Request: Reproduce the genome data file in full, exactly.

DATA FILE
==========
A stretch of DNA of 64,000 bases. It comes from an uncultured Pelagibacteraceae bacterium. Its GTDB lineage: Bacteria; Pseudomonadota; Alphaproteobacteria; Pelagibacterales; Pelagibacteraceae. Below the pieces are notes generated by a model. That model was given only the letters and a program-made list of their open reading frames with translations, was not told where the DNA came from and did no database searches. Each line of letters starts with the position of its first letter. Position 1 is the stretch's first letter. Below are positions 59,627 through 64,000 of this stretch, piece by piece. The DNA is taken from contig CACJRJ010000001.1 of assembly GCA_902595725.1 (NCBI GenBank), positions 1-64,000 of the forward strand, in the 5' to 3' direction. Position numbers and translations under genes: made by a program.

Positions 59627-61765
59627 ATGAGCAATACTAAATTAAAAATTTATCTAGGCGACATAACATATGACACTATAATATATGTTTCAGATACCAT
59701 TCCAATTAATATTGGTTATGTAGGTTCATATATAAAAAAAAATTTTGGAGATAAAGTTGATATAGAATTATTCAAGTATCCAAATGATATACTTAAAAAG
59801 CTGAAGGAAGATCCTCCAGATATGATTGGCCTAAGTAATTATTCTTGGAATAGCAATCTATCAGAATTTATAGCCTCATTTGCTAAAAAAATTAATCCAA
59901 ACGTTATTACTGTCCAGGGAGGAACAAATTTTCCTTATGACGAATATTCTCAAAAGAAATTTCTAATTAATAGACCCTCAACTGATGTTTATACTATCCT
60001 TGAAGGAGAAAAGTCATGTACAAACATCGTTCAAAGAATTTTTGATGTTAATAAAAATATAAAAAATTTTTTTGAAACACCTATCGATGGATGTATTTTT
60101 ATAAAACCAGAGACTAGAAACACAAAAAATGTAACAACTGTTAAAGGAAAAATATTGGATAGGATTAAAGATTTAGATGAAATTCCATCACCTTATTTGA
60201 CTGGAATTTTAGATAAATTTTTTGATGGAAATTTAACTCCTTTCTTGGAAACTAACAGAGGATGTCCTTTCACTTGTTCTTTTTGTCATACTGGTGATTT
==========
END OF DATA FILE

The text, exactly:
A stretch of DNA of 64,000 bases. It comes from an uncultured Pelagibacteraceae bacterium. Its GTDB lineage: Bacteria; Pseudomonadota; Alphaproteobacteria; Pelagibacterales; Pelagibacteraceae. Below the pieces are notes generated by a model. That model was given only the letters and a program-made list of their open reading frames with translations, was not told where the DNA came from and did no database searches. Each line of letters starts with the position of its first letter. Position 1 is the stretch's first letter. Below are positions 59,627 through 64,000 of this stretch, piece by piece. The DNA is taken from contig CACJRJ010000001.1 of assembly GCA_902595725.1 (NCBI GenBank), positions 1-64,000 of the forward strand, in the 5' to 3' direction. Position numbers and translations under genes: made by a program.

Positions 59627-61765
59627 ATGAGCAATACTAAATTAAAAATTTATCTAGGCGACATAACATATGACACTATAATATATGTTTCAGATACCAT
59701 TCCAATTAATATTGGTTATGTAGGTTCATATATAAAAAAAAATTTTGGAGATAAAGTTGATATAGAATTATTCAAGTATCCAAATGATATACTTAAAAAG
59801 CTGAAGGAAGATCCTCCAGATATGATTGGCCTAAGTAATTATTCTTGGAATAGCAATCTATCAGAATTTATAGCCTCATTTGCTAAAAAAATTAATCCAA
59901 ACGTTATTACTGTCCAGGGAGGAACAAATTTTCCTTATGACGAATATTCTCAAAAGAAATTTCTAATTAATAGACCCTCAACTGATGTTTATACTATCCT
60001 TGAAGGAGAAAAGTCATGTACAAACATCGTTCAAAGAATTTTTGATGTTAATAAAAATATAAAAAATTTTTTTGAAACACCTATCGATGGATGTATTTTT
60101 ATAAAACCAGAGACTAGAAACACAAAAAATGTAACAACTGTTAAAGGAAAAATATTGGATAGGATTAAAGATTTAGATGAAATTCCATCACCTTATTTGA
60201 CTGGAATTTTAGATAAATTTTTTGATGGAAATTTAACTCCTTTCTTGGAAACTAACAGAGGATGTCCTTTCACTTGTTCTTTTTGTCATACTGGTGATTT